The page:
On 21 February, governments, civil society organisations and international bodies gathered at the United Nations in New York to mark 18 years since the adoption of OPAC - the child soldier treaty. The ‘OPAC Turns 18’ event celebrated the significant progress made since 2000 and set the agenda for action to ensure that no child is recruited for war. 

OPAC Turns 18 was co-hosted by Child Soldiers International,  the UN missions of Belgium, Canada, Colombia, France and Sierra Leone, and UNICEF. 

'We have come a long way'

Virginia Gamba, the UN SRSG for Children and Armed Conflict and Didier Reynders, Belgium Deputy Prime Minister, were among those to address the 100-plus attendees in the day's opening session.

“It is a very sad situation to know that still in 2018 many children are exposed to the atrocities that go with war and conflict,” Reynders said. “These children are the witnesses and victims of cruelties. But they are also in many cases forced into violent acts. Finding an end to the recruitment of children in armed conflict is a priority policy for Belgium.”

SRSG Gamba reflected on the strides made since OPAC's adoption and commended the 167 states who have ratified the treaty.

“We have really come a long way," she remarked. "Today, 18 years later, we should celebrate the quantifiable progress accomplished. The issue of children and armed conflict has been squarely placed on the international peace and security agenda.

“Since 2000, at least 130,000 child soldiers were released due to the collective efforts of child protection actors. Thousands more were spared the ordeal of recruitment and use - because their country has joined OPAC and put in place measures to protect them."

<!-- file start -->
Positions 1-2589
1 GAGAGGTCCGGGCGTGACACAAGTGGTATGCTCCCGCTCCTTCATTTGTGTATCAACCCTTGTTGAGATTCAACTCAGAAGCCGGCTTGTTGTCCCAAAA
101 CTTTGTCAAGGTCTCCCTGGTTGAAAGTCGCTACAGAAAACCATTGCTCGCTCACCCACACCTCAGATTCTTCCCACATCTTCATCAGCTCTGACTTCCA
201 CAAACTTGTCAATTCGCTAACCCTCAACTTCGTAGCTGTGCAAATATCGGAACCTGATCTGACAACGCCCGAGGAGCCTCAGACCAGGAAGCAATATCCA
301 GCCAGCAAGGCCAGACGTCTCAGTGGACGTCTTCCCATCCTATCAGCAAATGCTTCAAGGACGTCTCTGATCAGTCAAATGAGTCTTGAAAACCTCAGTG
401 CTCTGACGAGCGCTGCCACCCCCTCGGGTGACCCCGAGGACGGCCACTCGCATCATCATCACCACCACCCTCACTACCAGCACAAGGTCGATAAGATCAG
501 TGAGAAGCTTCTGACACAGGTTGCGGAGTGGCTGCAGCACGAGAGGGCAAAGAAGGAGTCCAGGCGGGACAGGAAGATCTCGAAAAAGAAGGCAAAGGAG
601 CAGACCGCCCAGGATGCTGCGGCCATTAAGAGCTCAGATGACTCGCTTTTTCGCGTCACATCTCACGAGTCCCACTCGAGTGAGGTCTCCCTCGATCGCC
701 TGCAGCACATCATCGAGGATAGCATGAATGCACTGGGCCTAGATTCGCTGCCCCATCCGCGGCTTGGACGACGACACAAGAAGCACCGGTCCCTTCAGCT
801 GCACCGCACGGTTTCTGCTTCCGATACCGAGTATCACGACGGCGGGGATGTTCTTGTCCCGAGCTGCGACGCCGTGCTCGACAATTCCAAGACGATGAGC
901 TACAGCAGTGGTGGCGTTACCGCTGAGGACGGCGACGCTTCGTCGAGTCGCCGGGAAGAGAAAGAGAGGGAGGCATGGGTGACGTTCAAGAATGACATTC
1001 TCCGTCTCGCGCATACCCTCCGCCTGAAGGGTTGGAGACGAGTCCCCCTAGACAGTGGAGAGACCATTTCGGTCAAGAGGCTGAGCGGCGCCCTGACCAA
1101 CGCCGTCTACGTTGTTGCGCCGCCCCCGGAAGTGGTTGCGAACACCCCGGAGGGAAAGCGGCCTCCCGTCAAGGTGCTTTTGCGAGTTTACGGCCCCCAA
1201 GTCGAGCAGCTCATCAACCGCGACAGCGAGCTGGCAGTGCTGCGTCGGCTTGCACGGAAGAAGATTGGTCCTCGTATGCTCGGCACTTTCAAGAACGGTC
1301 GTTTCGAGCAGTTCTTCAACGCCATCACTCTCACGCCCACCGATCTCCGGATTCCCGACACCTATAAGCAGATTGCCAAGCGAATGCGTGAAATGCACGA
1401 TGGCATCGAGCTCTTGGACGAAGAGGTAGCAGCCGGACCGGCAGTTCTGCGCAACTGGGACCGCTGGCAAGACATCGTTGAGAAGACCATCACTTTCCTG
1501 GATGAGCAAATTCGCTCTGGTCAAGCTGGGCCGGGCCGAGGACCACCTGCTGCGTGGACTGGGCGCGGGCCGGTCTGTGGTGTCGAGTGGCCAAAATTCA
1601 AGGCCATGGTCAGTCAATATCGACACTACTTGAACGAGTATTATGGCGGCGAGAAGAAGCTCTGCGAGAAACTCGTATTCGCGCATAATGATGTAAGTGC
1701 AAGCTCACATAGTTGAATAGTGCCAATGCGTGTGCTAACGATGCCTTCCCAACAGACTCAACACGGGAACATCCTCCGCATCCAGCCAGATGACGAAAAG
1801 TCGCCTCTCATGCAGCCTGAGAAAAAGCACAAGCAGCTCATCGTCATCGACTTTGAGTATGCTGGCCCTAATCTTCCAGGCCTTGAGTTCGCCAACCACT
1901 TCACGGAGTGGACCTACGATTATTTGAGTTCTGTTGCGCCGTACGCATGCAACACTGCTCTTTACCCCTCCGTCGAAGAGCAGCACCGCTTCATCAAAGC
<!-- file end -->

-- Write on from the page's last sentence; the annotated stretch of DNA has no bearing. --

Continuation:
Reintegration must be a 'priority'

However, in a theme echoed by many speakers and participants throughout the day, SRSG Gamba stressed the need for the international community to prioritise the reintegration of children returning from conflict, adding: “Making sure all boys and girls released and their communities have access to meaningful reintegration - to help them overcome the harrowing experiences they have been through - is essential.

"But this remains a huge challenge. We are still struggling to rally the appropriate expertise and find sufficient resources to support children recovering from the trauma of war. We should make reintegration a priority by establishing a long-term multi-year mechanism for the reintegration of children."

The day's discussions covered a range of topics with reintegration, resources, the need for accountability and children's association with 'violent extremism' among the areas debated.

Child Soldiers World Index 

The 21 February event also saw Child Soldiers International launch the Child Soldiers World Index, a first-ever global database on child recruitment. 

Covering all 197 UN Members States, the World Index, which includes more than 10,000 data points, will include authoritative data on national laws, policies and child recruitment practices worldwide.

Our ongoing work in Democratic Republic of Congo was also highlighted. We were delighted to welcome Simon Kangeta, executive director of AJEDI-KA, our partner organisation in Uvira, DR Congo, who presented our work with girls formerly associated with armed groups and introduced our new animated film on the issue. 

We were also pleased to share with attendees the inspiring work of school children around the world, who have participated in our Red Hand Day Campaign over the past year - a real triumph. 

Working together

We saw lively discussion and renewed plans for collaboration among attendees, making the event a great success, and helping once again to focus international efforts on ending the recruitment of children.

Overall, there was much to be celebrated on OPAC's 18th birthday but, as our Director of Programmes, Rachel Taylor observed, consensus is that there is still a long way to go to ensure no child is recruited for war.

"The past 18 years of OPAC have shown us that there is much cause for optimism. But we must ensure it doesn’t take another 18 years – an entire childhood – to bring this hope to life," she said.